## Cosmological Distances applet

ds²=dt²-a(t)²χ²

where a(t) is the *scale factor* of the universe. (All the models I look at are homogeneous and isotropic and I ignore the non-radial space coordinates, and I normalise everything so that speed of light=1 and Hubble constant=1) The form of a(t) is related to the matter, radiation and cosmological constant within the universe by Einstein's equations of general relativity. I consider four simple cosmological models, corresponding to four expressions for a(t). These are

- Steady State: a(t)=e
^{Ht} - Empty: a(t)=t
- Radiation Dominated, (critical density): a(t)=t
^{½} - Matter Dominated (critical density): a(t)=t
^{2/3}

The simplest way of obtaining a distance from the parameter χ is to multiply it by the scale factor a(t). This gives the *Comoving distance*. Note that sometimes the term comoving distance is applied to the parameter χ on its own, but I prefer to have distances which increase with the expansion of the universe. Hence the distance will always depend on both χ and t.

Next imagine that we have sent an electromagnetic pulse which reaches the object at time t and is reflected back to us. This allows us to calculate the *Radar distance*. If we knew the size of an object, the angle which it takes up in our field of view allows a calculation of distance . This defines the *Angular Diameter* distance. Likewise if we knew the absolute luminosity we could use the luminosity we see and inverse square law to obtain the distance - this is the *Luminosity distance*. The *Transverse Comoving* distance is that we would calculate from the observed transverse speed of an object if we knew the absolute speed relative to a the comoving object (an example here might be a jet emitted from a galaxy). Finally, the *Light travel time* is simply the time of observation of a signal minus the time the signal was emitted.

Now we get on to the question of **when** the object was at the given distance. The interesting thing here is that most distances are taken to be of where the object is when the light we see was emitted, but the Comoving distance is generally taken to be where it is when it is observed (i.e. now). One of the reasons for writing this applet was to investigate this difference. Just to be awkward - that is to highlight that 'now' doesn't have a unique definition at large distances - I've included a different type of 'now', that which you would calculate from sending a signal and getting one back - well I thought that if I had radar distance I ought to have *radar time* as well. Note that this concept of time isn't used in cosmology - unlike distance, there's little reason to use any time coordinate other that the local time since the big bang. There are thus 3 choices for the time used, plus the 'usual for dist.' option which disables the other choices and gives the distance at emission for all distance types except for comoving distance, when the 'comoving now' is used.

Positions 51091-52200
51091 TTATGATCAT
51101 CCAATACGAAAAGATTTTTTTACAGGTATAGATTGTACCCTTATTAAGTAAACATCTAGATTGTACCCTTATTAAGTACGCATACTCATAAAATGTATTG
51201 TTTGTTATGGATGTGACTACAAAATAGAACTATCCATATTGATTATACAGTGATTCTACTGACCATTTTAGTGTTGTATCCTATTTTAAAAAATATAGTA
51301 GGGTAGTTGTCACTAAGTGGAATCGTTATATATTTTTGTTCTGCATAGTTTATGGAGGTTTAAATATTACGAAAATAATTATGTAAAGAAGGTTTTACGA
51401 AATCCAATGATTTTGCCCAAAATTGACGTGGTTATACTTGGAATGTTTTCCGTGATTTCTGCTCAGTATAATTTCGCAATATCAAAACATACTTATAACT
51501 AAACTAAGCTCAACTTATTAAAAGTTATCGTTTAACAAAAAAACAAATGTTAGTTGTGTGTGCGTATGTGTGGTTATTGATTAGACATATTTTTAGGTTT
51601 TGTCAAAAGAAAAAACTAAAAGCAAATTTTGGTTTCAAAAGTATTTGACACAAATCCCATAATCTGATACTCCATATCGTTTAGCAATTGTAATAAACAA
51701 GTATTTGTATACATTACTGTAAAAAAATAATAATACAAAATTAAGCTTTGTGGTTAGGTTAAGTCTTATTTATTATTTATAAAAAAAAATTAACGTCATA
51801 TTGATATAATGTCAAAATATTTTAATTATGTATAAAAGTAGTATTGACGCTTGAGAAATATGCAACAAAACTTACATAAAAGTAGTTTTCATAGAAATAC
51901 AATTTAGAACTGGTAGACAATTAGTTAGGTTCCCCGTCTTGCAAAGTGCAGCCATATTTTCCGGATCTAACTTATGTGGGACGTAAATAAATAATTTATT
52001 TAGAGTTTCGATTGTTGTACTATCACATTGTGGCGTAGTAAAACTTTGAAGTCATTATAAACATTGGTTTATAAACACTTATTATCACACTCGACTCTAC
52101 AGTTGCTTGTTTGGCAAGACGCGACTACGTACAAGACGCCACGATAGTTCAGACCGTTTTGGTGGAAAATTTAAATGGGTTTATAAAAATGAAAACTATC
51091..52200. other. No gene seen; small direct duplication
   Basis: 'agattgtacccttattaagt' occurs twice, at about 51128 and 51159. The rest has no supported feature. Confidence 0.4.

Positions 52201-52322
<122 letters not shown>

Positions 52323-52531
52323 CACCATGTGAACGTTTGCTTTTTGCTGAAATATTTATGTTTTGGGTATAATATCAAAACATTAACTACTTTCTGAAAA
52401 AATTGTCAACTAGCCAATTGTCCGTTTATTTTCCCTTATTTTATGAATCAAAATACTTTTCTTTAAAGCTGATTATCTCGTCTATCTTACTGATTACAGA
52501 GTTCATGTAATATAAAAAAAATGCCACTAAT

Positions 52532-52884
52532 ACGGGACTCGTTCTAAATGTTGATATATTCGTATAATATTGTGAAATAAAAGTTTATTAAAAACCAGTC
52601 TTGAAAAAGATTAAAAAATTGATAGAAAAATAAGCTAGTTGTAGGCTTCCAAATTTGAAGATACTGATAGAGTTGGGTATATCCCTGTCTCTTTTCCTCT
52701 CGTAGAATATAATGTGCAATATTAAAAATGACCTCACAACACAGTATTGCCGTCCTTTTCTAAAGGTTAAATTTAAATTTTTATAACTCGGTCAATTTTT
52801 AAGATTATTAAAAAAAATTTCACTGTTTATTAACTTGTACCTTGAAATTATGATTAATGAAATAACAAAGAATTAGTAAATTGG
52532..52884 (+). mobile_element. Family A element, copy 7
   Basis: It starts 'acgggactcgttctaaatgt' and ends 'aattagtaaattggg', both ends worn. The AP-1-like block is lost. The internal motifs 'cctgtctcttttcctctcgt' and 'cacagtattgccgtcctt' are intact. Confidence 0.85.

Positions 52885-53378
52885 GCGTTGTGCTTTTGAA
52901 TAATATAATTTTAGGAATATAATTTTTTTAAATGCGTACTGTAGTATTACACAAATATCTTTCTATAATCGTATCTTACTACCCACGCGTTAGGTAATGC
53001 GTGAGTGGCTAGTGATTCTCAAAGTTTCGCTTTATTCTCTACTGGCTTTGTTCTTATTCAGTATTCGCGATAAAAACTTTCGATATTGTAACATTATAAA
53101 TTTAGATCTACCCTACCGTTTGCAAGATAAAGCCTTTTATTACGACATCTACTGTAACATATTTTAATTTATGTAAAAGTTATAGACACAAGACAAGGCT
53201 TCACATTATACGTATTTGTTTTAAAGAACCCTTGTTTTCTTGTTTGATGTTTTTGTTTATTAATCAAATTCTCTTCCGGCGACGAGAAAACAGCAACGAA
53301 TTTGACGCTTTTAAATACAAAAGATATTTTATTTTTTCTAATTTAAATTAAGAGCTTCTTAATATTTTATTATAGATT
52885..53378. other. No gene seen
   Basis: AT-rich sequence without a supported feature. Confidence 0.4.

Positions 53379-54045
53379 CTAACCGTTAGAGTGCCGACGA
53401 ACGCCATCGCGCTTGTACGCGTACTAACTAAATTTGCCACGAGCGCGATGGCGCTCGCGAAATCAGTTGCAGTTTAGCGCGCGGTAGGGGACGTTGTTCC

The 'larger range' option increases the range of redshift displayed - this can be useful to get a better idea of the asymptotic behaviour of the curves.

This selection of distance definitions certainly doesn't exhaust all of those which have been proposed at some time. I may expand the applet at a later time to include some others. Also I might add in more choices of cosmological model - I realise that I omit the consensus (0.3,0.7) model of the universe, but the four that I chose are computationally simple.

This applet was inspired by the diagrams on Ned Wright's website and his Cosmological distance calculator. The formulae used in calculating distances can be found in his paper A Cosmology Calculator for the World Wide Web and David Hogg's paper Distance measures in cosmology

You should also take a look at the iCosmos calculator

So what have I learned from writing this applet? Well it took me some time to get my head around the changing of redshift with time, so that the z which I use in a formula isn't necessarily the z value on the graph (which is the redshift as observed now). I also realised that the angular diameter distance might be more useful than is generally acknowledged. For the critical density universes it matches the comoving distance, provided, that is, that you match the times for the two distance measures. For the empty universe it matches the 'special relativistic' notion of distance.

There were several occasions on which I had to correct my calculations, and although I am reasonably confident that they are now correct, there might still be some errors (I'm still a bit suspicious at how the curves for luminosity distance at various times can cross each other). If you think you have found such an error, or want to comment on any other aspect of the applet, then please contact me at

Source Code | Source Code Licence |